Output

Our Demo HttpClient app shows a list of articles by Jeetendra

In the above output you will see the list of posts written by me.

Example: HTTP GET request with the options parameter.

HTTP Request

this.http.get(this.url, { observe: 'response' });

HTTP Response

HttpResponse
body:  (5) [{},  {},  {},  {},  {}]
headers: HttpHeaders {normalizedNames:  Map(0),  lazyUpdate:  null,  lazyInit:  ƒ}
ok:  true
status:  200
statusText:  "OK"
type:  4
url:  "https://my-json-server.typicode.com/JSGund/XHR-Fetch-Request-JavaScript/posts"
__proto__:  HttpResponseBase

HTTP POST Request

This request is used to send data from the application to the server, by using the signature below:

post(url: string, body: any, options: { headers?: [HttpHeaders]; 
context?: [HttpContext]; 
observe?: "body"; 
params?: [HttpParams]; 
reportProgress?: boolean; 
responseType: "text"; 
withCredentials?: boolean;  }):  Observable<string>

Parameters

  • url: The back-end service url of type string.
  • body: The content to send or replace with, of type any.
  • options: The HTTP options of type object.

Returns
HTTP POST returns the observable response of type string.

Example

const configUrl= 'http://localhost:3000/users';
const params = new HttpParams({
fromObject: { Name : 'name',
Email : 'email',
Role : 'role',
Status : 'Inactive',
MobileNumber : 1234567890
}
});

var headers = new HttpHeaders({'Content-Type': 'application/x-www-form-urlencoded'});

//the HTTP post request
return  this.http.post(configUrl, params, { headers });

HTTP PUT Request

This request is used to send data from application to server for update, by using the signature below:

put(url: string, body: any, options: { headers?: [HttpHeaders];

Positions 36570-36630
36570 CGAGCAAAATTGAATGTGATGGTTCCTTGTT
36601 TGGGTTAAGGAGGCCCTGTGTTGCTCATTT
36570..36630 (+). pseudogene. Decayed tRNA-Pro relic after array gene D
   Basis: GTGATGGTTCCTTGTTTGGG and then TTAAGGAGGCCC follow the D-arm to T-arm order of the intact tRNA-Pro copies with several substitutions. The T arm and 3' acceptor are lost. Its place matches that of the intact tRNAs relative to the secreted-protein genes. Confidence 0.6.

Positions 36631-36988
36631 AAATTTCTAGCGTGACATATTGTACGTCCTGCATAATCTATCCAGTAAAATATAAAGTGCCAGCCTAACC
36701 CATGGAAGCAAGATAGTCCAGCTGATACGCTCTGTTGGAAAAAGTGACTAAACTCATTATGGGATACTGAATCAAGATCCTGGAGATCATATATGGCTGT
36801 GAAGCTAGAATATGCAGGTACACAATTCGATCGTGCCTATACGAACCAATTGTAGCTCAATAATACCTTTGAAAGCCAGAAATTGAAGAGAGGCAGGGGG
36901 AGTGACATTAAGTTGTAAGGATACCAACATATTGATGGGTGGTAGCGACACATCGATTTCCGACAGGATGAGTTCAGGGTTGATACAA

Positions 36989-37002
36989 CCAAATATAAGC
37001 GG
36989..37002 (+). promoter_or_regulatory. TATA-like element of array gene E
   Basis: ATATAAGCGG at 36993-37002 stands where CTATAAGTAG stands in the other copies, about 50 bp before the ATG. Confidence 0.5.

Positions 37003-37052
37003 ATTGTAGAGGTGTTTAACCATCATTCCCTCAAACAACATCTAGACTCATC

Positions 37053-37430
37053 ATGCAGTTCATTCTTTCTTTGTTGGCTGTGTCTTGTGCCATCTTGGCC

context?: [HttpContext]; 
observe?: "body"; 
params?: [HttpParams]; 
reportProgress?: boolean; 
responseType: "text"; 
withCredentials?: boolean;  }):  Observable<string>

Parameters

  • url: The back-end service url of type string.
  • body: The content to add or update, of type any.
  • options: The HTTP options of type object.

Returns
HTTP PUT returns the observable response of type string.

Example

const configUrl= 'http://localhost:3000/users';
const params = new HttpParams({
fromObject: { Name : 'name',
Email : 'email',
Role : 'role',
Status : 'Inactive',
MobileNumber : 1234567890
_id : 1
}
});

var headers = new HttpHeaders({'Content-Type': 'application/x-www-form-urlencoded'});

//the HTTP put request
return  this.http.put(configUrl, params, { headers });

HTTP DELETE Request

This request is used to delete the data based on the parameter, by using the below signature:

delete(url: string, options: { headers?: [HttpHeaders]; 
context?: [HttpContext]; 
observe?: "body"; 
params?: [HttpParams]; 
reportProgress?: boolean; 
responseType: "text"; 
withCredentials?: boolean;  }):  Observable<string>

Parameters

  • url: The back-end service url of type string.
  • options: The HTTP options of type object.

Returns
HTTP DELETE returns the observable response of type string.

Example

const configUrl= 'http://localhost:3000/user';

//the HTTP delete request
return  this.http.delete(configUrl + '/' + id);

You can download the example from here.

Conclusion

In this article, we discussed what is HttpClient, features, and how to use and place the request to server in Angular. If you have any suggestions or queries regarding this article, please leave a comment or contact me using the links in my profile.

“Learn it. Share it.”


jeetendra
About the Author

Jeetendra Gund

Jeetendra Gund is a C# Corner MVP as well as the Chapter Leader of C# Corner Pune Chapter. He holds a master’s degree in Computer Science and has worked on several different domains. He has spent six years in grooming his knowledge about Microsoft Technologies and has been sharing his experiences on technologies such as C#.Net, MVC.Net, SQL Server, Entity Framework, AngularJS, JavaScript, HTML, and .NET Static Code Analysis. He is a regular speaker at C# Corner on Microsoft Technologies. Find him: C# Corner, LinkedIn, or Twitter.